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Toasts of the President and Prime Minister Andreotti of Italy

April 17, 1973

Mr. Prime Minister and Mrs. Andreotti, Mr. Vice President and Mrs. Agnew, and all of our distinguished guests:

Mr. Prime Minister, it is my privilege to tell you something about this audience here in the State Dining Room and their presence in honoring you. It is only coincidental that included in the audience are people like Mayor Rizzo from the city of Philadelphia, Mr. Peter Fosco, a major labor leader of this country, a United States Congressman, Silvio Conte, a Senator by the name of Pastore, and another by the name of Domenici, and an Ambassador to the United Nations by the name of Scali--only coincidental--and that the red wine we had tonight is Louis Martini from California.

I am simply trying to say, Mr. Prime Minister, that in America, as you know so well, we are very grateful for the contribution that has been made to this Nation by the sons and daughters of Italian background. We would like to have all of them here tonight to honor you, but the room will not seat x o million.

And now to those who are here, I would like to present the Prime Minister. When I was a freshman Congressman in 1947, I took my first trip to Europe. I spent 3 weeks in Italy, studying the needs of Italy for reconstruction, which eventually ended in the Marshall Plan. I met many outstanding leaders on that trip, but I was fortunate to meet and know one of the giants.

We think back to that period, 27 years ago: Churchill, Eisenhower, Adenauer, de Gaulle. But a name not forgotten by any who knew him, but perhaps not well remembered by people who did not live through that period, one of the true giants of the post-war period, one of the men who helped to build the free Atlantic community that we presently enjoy, was Alcide De Gasperi.1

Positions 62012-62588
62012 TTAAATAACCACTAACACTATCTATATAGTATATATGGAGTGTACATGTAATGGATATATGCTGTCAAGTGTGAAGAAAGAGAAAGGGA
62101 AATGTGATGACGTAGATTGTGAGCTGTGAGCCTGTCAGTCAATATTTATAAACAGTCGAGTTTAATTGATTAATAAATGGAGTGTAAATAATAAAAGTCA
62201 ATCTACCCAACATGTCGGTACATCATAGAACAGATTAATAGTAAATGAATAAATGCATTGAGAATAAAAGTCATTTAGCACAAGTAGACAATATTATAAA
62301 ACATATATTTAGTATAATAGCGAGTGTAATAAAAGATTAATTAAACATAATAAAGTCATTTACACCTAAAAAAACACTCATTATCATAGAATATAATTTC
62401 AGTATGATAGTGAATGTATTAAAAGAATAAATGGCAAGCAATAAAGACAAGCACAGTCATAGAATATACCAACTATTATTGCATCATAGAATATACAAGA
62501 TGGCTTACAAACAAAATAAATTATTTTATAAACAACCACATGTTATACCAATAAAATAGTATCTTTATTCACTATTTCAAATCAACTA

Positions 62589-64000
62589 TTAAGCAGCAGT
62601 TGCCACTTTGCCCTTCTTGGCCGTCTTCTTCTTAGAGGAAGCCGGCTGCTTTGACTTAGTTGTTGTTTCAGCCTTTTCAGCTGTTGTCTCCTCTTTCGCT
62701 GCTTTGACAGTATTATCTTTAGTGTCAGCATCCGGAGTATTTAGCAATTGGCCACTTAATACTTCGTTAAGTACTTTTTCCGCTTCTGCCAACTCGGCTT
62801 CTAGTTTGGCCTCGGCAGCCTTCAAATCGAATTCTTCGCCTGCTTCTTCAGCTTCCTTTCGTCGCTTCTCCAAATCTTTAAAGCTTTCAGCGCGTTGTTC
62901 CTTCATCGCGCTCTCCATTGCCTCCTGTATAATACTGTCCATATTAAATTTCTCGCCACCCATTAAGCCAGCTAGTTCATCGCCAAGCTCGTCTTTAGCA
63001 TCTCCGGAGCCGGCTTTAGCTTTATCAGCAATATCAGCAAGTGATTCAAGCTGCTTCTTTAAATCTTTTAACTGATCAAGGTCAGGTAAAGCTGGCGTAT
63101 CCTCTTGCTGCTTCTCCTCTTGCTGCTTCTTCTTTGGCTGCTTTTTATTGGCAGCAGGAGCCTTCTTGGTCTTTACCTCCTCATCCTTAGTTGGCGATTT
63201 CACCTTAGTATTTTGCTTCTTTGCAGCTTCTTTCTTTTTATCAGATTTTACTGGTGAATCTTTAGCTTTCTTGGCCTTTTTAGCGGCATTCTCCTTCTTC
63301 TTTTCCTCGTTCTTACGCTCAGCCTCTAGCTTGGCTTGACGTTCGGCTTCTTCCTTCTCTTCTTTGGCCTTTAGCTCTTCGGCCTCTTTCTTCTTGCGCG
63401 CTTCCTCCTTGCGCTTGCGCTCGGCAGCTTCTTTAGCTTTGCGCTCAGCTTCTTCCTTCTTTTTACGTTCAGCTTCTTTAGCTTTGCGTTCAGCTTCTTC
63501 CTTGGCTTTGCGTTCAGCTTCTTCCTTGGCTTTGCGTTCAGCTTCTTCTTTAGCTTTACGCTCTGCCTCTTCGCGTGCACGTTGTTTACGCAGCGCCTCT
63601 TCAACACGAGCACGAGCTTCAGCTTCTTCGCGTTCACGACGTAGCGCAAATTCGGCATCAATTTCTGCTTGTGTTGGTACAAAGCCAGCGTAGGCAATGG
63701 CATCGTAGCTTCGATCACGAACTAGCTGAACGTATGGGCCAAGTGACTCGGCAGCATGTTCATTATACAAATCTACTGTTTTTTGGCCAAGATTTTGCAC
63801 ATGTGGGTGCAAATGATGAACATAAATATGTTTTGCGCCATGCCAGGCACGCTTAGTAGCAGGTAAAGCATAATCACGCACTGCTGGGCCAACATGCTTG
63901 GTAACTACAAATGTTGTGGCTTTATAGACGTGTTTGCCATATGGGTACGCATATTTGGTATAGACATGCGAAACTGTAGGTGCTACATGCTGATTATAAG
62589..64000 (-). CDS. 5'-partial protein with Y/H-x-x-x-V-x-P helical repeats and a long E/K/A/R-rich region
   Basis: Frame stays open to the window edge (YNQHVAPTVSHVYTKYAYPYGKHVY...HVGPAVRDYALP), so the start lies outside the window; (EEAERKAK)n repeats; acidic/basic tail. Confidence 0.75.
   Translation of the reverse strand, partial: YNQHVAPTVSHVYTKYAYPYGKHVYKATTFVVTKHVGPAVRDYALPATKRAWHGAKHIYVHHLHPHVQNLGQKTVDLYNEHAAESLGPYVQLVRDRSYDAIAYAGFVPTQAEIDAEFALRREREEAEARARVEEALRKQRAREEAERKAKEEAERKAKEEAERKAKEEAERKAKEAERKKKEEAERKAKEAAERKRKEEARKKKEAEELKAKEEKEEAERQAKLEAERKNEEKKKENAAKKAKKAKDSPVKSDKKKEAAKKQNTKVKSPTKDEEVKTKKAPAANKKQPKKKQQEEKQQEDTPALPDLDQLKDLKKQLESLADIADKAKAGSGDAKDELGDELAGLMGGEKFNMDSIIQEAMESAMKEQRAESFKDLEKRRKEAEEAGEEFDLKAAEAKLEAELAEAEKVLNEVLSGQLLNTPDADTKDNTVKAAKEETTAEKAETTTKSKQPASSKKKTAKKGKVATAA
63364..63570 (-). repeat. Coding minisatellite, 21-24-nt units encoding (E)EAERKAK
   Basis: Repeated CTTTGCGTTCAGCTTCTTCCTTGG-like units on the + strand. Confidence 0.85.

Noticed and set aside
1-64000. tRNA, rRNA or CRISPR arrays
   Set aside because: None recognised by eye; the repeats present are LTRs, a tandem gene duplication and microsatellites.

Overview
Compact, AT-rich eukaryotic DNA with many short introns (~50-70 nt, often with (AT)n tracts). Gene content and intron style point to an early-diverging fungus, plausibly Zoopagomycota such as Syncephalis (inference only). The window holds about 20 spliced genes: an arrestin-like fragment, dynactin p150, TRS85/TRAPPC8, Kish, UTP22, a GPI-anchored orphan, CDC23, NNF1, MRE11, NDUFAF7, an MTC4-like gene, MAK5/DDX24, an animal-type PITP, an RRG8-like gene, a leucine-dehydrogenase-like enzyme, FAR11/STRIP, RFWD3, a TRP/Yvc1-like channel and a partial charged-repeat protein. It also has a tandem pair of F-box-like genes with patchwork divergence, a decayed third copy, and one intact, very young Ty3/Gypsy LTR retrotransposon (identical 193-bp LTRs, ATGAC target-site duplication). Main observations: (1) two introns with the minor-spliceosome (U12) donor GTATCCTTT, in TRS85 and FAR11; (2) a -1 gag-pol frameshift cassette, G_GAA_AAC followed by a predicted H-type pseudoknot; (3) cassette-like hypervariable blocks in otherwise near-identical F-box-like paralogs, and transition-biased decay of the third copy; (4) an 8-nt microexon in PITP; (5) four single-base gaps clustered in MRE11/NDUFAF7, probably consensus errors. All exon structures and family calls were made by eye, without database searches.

I remember how I, as a freshman Congressman, was impressed by this eloquent, sincere, intelligent, and very strong man. And it is interesting to me that the man whom we honor tonight has written a book about De Gasperi and that many in his country and in the world say that Prime Minister Andreotti is in the tradition of De Gasperi.

I have talked to him today. I know his background. I can only say that our honored guest is in that great tradition. He leads a strong nation and a strong people, and like De Gasperi, he is a strong man, the kind of a man that his nation, his people, and the free world needs at this time.

And for that reason, and many others, I know all of you will want to join me in a toast to Prime Minister Andreotti and Mrs. Andreotti.

To the Prime Minister. Salute.

1 Prime Minister of Italy (1945-53 ).

Note: The President spoke at 9:49 p.m. in the State Dining Room at the White House.

The President met with Prime Minister Andreotti at the White House on April 17 and 18. See also Item 124.

The Prime Minister responded to the President's toast in Italian. His remarks were translated by an interpreter as follows:

Mr. President:

I wish to thank you first of all--to repeat my warm thanks to you and to Mrs. Nixon for your very kind 'hospitality and reception, and I would like to continue in what you just said, and to the figure of De Gasperi whom you just remembered, by saying that De Gasperi taught us two things: First, there are no problems of one nation, there are only problems of the entire world. And secondly, he taught us that one should never be afraid of things even when something is very difficult, and in fact, he was not afraid of forming a government without Communists and without Socialists at a time when this seemed impossible.

The third thing which De Gasperi taught us was to initiate the creation of a united Europe and at the same time to maintain the solidarity and friendship between Europe and the United States.

I think that in the few words which I would like to say tonight, I may quote a sentence of Thomas Jefferson, who said in 1801, "Peace, trade, honorable friendship with all, and close alliances with few."